Since the men he referred to were in his outfit, is there the slightest possibility that this was not insult, but rather, the use of otherwise pejorative names within a tightly-knit group, and by mutual consent?

I’m thinking of gay friends of mine who, among themselves, tease each other with language {Oh, you old faggot, you!} that would be insulting from an outsider?

Or us he just a clueless, although royal, oaf?

bobinswpa
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bobinswpa

All people have some prejudice. There’s always some group we’re not going to like (be it gays, evangelicals, whites, blacks, Muslims, Hindus or people who live on the other side of the town). No matter how hard we work at it, we still have some part that holds another group in disdain. Prince Harry is a person just like the rest of us. Unlike us, the prince will always be under the scrutiny of the media. Aren’t there more important things for the press to be concerned with?

Pluralist
Guest

Why is this of interest? I find the reporting of a three year old video tedious on the national news, and then – scoop – we hear that dad calls a friend Sooty. Hang on a minute, what did you say? Oh, Sooty tells me he agrees with me, and so do Sweep and Sue.

Andrew
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Andrew

Harry did nothing much. The newspapers need to make a profit. I cannot imagine any soldier being discharged for this, as Toby suggests. He was joking around, and comes across as a remarkably normal young guy, or bloke as the English call them, a great outcome for someone brought up in the royal family. Let us hope his brother is just as normal, for it will allow the monarchy to go on without too much sniping from the republicans.

BillyD
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“I suspect that any other young officer who did this would have been dishonorably discharged immediately, as an example to others, and as a proof that this was not the way the army expected its officers to behave.”

No, probably not, actually.

Erika Baker
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Erika Baker

“Aren’t there more important things for the press to be concerned with?”

Especially considering the fact that he made this comment three years ago?

Ford Elms
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Ford Elms

“And quite right, too.” No, actually. Quite knee jerk and politically correct. As has been pointed out, these are soldiers, who in your average day probably witness things you cannot imagine. I can, but only because I am exposed to Forensic Pathology and have seen the pictures of what comes back in those coffins that are so solemnly marched off the plane with high honours. How many times would you be able to bear seeing what’s left of one of YOUR friends after one of those home made explosives goes off under his truck? This is not racism, sorry, but… Read more »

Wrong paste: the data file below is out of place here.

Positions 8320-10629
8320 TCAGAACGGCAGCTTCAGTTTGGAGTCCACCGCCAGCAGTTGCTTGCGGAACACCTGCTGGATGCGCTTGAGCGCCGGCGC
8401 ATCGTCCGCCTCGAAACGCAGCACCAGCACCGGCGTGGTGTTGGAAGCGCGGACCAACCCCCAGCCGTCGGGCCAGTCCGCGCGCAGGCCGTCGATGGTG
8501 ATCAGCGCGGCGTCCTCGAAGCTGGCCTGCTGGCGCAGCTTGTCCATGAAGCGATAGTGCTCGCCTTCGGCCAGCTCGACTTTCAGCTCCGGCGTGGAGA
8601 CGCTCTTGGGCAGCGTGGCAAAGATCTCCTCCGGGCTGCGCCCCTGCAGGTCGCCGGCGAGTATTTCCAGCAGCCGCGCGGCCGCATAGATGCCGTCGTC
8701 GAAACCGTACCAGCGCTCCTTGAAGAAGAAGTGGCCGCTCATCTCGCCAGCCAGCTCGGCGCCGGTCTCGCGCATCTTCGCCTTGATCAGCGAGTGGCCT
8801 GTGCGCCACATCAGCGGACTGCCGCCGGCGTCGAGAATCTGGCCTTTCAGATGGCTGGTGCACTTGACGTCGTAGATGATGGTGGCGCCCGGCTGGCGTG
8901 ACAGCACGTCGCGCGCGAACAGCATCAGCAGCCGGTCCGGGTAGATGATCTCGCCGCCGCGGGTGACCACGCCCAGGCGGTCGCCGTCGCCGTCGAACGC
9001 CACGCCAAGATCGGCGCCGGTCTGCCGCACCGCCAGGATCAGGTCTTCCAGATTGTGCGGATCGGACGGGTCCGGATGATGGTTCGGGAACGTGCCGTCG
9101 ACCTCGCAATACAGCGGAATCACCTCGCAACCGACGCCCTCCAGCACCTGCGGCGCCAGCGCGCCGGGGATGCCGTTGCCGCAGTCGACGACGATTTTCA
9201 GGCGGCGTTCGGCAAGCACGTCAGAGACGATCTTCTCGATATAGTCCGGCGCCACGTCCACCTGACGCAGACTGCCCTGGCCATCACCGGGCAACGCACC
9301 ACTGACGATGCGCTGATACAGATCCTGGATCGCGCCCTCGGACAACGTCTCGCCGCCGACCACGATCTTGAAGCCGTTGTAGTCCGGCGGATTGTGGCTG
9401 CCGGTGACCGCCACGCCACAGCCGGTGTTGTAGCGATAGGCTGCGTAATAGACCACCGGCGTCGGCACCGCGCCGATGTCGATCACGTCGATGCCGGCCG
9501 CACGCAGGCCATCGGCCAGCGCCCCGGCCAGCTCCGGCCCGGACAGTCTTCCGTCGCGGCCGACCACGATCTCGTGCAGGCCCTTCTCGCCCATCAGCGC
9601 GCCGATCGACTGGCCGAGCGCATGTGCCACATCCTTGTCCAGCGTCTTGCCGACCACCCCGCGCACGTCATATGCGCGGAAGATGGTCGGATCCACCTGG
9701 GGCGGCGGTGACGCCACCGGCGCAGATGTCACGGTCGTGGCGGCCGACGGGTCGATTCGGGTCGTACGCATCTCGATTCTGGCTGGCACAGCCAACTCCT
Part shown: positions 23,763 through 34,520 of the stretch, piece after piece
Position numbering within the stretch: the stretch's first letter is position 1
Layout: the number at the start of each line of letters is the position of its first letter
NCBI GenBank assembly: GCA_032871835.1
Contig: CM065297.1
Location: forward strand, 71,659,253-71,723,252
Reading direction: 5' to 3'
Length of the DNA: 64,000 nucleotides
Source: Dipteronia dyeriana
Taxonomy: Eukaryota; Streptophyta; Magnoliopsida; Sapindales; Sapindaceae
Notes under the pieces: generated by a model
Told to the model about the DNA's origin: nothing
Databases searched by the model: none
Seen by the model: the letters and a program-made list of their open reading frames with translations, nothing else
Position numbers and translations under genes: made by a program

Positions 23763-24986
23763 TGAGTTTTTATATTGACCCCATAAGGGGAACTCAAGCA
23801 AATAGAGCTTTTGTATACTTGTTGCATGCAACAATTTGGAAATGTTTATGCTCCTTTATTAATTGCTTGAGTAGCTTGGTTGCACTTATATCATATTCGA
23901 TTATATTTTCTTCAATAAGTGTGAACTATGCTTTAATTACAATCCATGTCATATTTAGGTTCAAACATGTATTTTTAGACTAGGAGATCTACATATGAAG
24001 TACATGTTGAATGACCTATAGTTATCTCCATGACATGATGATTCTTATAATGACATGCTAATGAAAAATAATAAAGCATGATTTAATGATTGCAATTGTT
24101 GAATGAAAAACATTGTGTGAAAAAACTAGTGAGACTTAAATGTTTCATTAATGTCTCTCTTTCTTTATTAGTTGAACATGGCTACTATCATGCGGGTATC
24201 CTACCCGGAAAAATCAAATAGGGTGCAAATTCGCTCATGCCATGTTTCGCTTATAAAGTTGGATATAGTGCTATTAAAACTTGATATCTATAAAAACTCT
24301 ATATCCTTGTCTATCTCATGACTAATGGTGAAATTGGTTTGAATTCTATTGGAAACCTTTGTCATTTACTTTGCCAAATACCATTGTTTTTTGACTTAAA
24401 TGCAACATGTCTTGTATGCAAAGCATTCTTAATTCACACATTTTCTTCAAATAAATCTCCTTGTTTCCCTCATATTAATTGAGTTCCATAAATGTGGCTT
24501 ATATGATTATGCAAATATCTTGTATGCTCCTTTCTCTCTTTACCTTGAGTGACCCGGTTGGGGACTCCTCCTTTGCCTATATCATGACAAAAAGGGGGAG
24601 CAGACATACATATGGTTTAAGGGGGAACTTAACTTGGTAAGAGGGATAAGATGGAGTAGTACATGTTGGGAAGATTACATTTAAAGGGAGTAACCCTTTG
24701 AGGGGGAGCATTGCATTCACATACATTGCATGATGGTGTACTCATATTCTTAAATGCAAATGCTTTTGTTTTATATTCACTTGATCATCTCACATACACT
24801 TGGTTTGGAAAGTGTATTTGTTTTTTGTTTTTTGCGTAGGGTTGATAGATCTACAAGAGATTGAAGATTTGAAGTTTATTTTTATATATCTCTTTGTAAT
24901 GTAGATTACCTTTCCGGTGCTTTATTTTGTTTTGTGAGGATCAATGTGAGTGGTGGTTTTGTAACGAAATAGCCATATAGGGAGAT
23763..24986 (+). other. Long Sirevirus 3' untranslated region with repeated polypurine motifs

peterpi
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peterpi

I have no idea of the context in which Prince Harry said this. If it was three years ago, I’d like to think that someone set him aside and told him to watch his tongue. I don’t know the history of “Paki” in the UK. But, from my perspective, in the US, “raghead” is always used in a pejorative sense, always by non-Muslims, and always with a sense that the people who are using it are superior and the people it is being used against are contemptible and worse. In that sense, I agree with the author. To me, though,… Read more »

Father Ron Smith
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Father Ron Smith

“I suspect that any other young officer who did this would have been dishonorably discharged immediately, as an example to others, and as a proof that this was not the way the army expected its officers to behave. And quite right, too.” – Toby Forward – Obviously Mr. Forward, you have never been a member of the armed cervices, whose officers and men, living under very different conditions from most of us, are prone to use such ‘terms of endearment’ as Prince Harry is reported (all too fervently by the press) to have employed here. The armed services have a… Read more »

toby forward
Guest